Seriously, one beginner-level book might technically be all you need -- but I wouldn't stop there. Take the advice in this thread, make a list of books people recommend, go into a book store, and walk out with three or four different publishers' beginner/for dummies/getting started/introductory books. Seeing things explained from different perspectives and with different learning styles will bring the confusing parts into sharper focus.

    If you're worried about your employer thinking "he's just milking the free-books agreement" think about what costs them more: paying your salary for an extra two weeks while you come up to speed, or paying for another $300 worth of books. If you think they're worried about this, discuss your plan to buy redundant books with them, and confirm that they agree with that reasoning. Books are cheap compared to payroll hours.

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  • DisrupterDisrupter Registered User regular
    edited August 2010
    Here is a tip as a former web developer...

    Test In IE often. I can not tell you the amount of times IE messed everything up.

    Heres a few examples:

    If you float a div in IE and have a margin in that same direction, it will double the margin.

    Padding in IE is added to the width, so 100width plus 10 padding=120 wide element. In FF or any sane browser, this is not the case.

    IE 6 and below do not support pngs.

    IE is much more picky about javascript calls, in this case it is correct. FF and the others seem to be ok ignoring two objects with the same ID, IE will go crazy on your ass.

    For general tips, Firebug is a need. Get IE 8 since it has the IE toolbar in it. Personally I just toss in code in all my pages to force IE 8 to display as IE 7 and then just make everything work in IE7.

    Use Jquery. It basically does everything youd want to do in javascript, but much easier and less messy. It will also make Ajax a breeze.

    If you have any CS background, HTML/CSS/Javscript is easy. The main thing to watch out for is IE and its many many quirks.

    616610-1.png
  • SeguerSeguer Registered User regular
    edited August 2010
    Disrupter wrote: »
    Here is a tip as a former web developer...

    Test In IE often. I can not tell you the amount of times IE messed everything up.

    Heres a few examples:

    If you float a div in IE and have a margin in that same direction, it will double the margin.

    Padding in IE is added to the width, so 100width plus 10 padding=120 wide element. In FF or any sane browser, this is not the case.

    IE 6 and below do not support pngs.

    IE is much more picky about javascript calls, in this case it is correct. FF and the others seem to be ok ignoring two objects with the same ID, IE will go crazy on your ass.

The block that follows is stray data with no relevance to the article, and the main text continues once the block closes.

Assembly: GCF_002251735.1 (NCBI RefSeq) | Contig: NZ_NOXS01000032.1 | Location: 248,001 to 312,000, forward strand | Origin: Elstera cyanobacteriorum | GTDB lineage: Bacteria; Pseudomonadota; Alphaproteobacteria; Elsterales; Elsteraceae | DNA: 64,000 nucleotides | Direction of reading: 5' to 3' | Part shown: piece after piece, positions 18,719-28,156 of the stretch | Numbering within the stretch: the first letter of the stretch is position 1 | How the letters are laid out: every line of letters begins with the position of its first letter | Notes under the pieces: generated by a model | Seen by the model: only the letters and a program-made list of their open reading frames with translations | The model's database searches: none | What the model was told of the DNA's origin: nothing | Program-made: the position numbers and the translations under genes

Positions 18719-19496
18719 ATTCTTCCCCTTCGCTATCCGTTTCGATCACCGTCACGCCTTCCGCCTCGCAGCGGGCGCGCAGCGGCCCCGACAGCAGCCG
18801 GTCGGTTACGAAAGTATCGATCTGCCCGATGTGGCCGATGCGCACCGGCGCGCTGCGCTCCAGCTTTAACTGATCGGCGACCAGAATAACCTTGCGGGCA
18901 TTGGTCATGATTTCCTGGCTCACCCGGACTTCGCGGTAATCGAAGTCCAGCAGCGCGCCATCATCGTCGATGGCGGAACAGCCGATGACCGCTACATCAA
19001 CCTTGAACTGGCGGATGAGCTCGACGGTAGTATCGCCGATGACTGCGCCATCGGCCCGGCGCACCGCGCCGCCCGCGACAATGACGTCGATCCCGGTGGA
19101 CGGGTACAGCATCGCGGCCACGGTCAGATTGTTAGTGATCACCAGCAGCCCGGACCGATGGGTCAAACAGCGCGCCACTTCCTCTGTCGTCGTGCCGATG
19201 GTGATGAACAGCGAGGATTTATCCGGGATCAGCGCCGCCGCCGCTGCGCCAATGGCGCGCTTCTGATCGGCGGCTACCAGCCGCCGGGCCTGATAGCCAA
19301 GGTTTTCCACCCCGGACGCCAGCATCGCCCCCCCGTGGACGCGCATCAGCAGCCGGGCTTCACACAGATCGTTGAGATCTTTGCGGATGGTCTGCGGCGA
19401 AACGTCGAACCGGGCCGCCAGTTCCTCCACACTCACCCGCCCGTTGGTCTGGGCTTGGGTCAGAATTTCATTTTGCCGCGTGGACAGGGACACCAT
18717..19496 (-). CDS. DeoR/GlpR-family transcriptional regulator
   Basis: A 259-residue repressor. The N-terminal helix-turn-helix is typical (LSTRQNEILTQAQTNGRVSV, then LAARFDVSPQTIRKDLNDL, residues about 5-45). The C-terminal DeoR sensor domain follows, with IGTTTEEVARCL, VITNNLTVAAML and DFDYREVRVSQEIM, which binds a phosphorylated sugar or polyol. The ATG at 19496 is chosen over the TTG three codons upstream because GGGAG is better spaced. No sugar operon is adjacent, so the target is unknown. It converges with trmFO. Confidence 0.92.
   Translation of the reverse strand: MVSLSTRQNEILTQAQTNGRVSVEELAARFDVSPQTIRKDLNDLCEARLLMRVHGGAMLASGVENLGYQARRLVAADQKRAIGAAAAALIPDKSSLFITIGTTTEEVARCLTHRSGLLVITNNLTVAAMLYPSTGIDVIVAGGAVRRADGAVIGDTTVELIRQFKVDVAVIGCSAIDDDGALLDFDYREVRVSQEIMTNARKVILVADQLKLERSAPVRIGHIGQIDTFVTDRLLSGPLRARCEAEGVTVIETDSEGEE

For general tips, Firebug is a need. Get IE 8 since it has the IE toolbar in it. Personally I just toss in code in all my pages to force IE 8 to display as IE 7 and then just make everything work in IE7.

    Use Jquery. It basically does everything youd want to do in javascript, but much easier and less messy. It will also make Ajax a breeze.

    If you have any CS background, HTML/CSS/Javscript is easy. The main thing to watch out for is IE and its many many quirks.

    Salmon'ed for... incorrect?

    IE6 won't support 24bit PNGs using alpha opacity, but they will support 8bit PNGs without alpha opacity.

    Generally this is moot as you use the PNGs for the alpha, but the more you know.
    If you float a div in IE and have a margin in that same direction, it will double the margin. This avoids all (most of) the messiness with box model differences.

    Padding in IE is added to the width, so 100width plus 10 padding=120 wide element. In FF or any sane browser, this is not the case.

    For these, get in to the habit of having extra divs, it will help. My general div structure goes along the lines of:
    <div id="content">
      <div class="spacing">
        <p>This is some content</p>
      </div>
    </div>
    

    That way you can apply a width/height to #content, and margins and padding to #content .spacing

  • DisrupterDisrupter Registered User regular
    edited August 2010
    You're right about the Pngs. I was just speaking in terms of how he will actually encounter the issue. Though it was a suprisingly long time before I discovered one COULD use PNGs if they were 8bit. It just didnt come up for a year or so. :)

    And yes, for most spacing related issues, you can resolve it with having an "inner" or "spacer" or whatever class to handle the spacing or borders. I suppose I should provide solutions rather then just issues.

    616610-1.png
  • wmelonwmelon Registered User regular
    edited August 2010
    Here are a few virtual hard disk images that will make your life a lot easier when testing in IE.

    Microsoft old IE version Virtual Machines.

  • ransimransim Registered User regular
    edited August 2010
    Disrupter wrote: »
    Here is a tip as a former web developer...

    Test In IE often. I can not tell you the amount of times IE messed everything up.

    Heres a few examples:

    If you float a div in IE and have a margin in that same direction, it will double the margin.

    Padding in IE is added to the width, so 100width plus 10 padding=120 wide element. In FF or any sane browser, this is not the case.

    IE 6 and below do not support pngs.

    IE is much more picky about javascript calls, in this case it is correct. FF and the others seem to be ok ignoring two objects with the same ID, IE will go crazy on your ass.